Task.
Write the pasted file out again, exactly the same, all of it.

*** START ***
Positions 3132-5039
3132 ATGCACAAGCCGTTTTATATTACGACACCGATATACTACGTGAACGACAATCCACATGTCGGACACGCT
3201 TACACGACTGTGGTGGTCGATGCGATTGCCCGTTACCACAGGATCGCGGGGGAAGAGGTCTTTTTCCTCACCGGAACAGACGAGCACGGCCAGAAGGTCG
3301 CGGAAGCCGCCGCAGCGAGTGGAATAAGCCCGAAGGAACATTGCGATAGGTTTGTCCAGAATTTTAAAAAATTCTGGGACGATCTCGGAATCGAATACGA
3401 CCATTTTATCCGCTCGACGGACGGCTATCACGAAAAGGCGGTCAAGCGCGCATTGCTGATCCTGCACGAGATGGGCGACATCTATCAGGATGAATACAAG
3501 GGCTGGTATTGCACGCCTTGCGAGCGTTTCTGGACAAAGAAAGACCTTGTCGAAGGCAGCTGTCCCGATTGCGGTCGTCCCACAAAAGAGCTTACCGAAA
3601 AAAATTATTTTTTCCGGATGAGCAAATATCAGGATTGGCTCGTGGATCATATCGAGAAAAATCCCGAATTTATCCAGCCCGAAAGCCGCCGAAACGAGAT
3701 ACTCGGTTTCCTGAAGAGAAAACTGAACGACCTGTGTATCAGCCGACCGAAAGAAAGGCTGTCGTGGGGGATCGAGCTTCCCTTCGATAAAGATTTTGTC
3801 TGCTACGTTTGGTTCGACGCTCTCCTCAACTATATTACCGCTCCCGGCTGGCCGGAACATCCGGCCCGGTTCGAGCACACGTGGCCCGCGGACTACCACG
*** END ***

Positions 3132-5039
3132 ATGCACAAGCCGTTTTATATTACGACACCGATATACTACGTGAACGACAATCCACATGTCGGACACGCT
3201 TACACGACTGTGGTGGTCGATGCGATTGCCCGTTACCACAGGATCGCGGGGGAAGAGGTCTTTTTCCTCACCGGAACAGACGAGCACGGCCAGAAGGTCG
3301 CGGAAGCCGCCGCAGCGAGTGGAATAAGCCCGAAGGAACATTGCGATAGGTTTGTCCAGAATTTTAAAAAATTCTGGGACGATCTCGGAATCGAATACGA
3401 CCATTTTATCCGCTCGACGGACGGCTATCACGAAAAGGCGGTCAAGCGCGCATTGCTGATCCTGCACGAGATGGGCGACATCTATCAGGATGAATACAAG
3501 GGCTGGTATTGCACGCCTTGCGAGCGTTTCTGGACAAAGAAAGACCTTGTCGAAGGCAGCTGTCCCGATTGCGGTCGTCCCACAAAAGAGCTTACCGAAA
3601 AAAATTATTTTTTCCGGATGAGCAAATATCAGGATTGGCTCGTGGATCATATCGAGAAAAATCCCGAATTTATCCAGCCCGAAAGCCGCCGAAACGAGAT
3701 ACTCGGTTTCCTGAAGAGAAAACTGAACGACCTGTGTATCAGCCGACCGAAAGAAAGGCTGTCGTGGGGGATCGAGCTTCCCTTCGATAAAGATTTTGTC
3801 TGCTACGTTTGGTTCGACGCTCTCCTCAACTATATTACCGCTCCCGGCTGGCCGGAACATCCGGCCCGGTTCGAGCACACGTGGCCCGCGGACTACCACG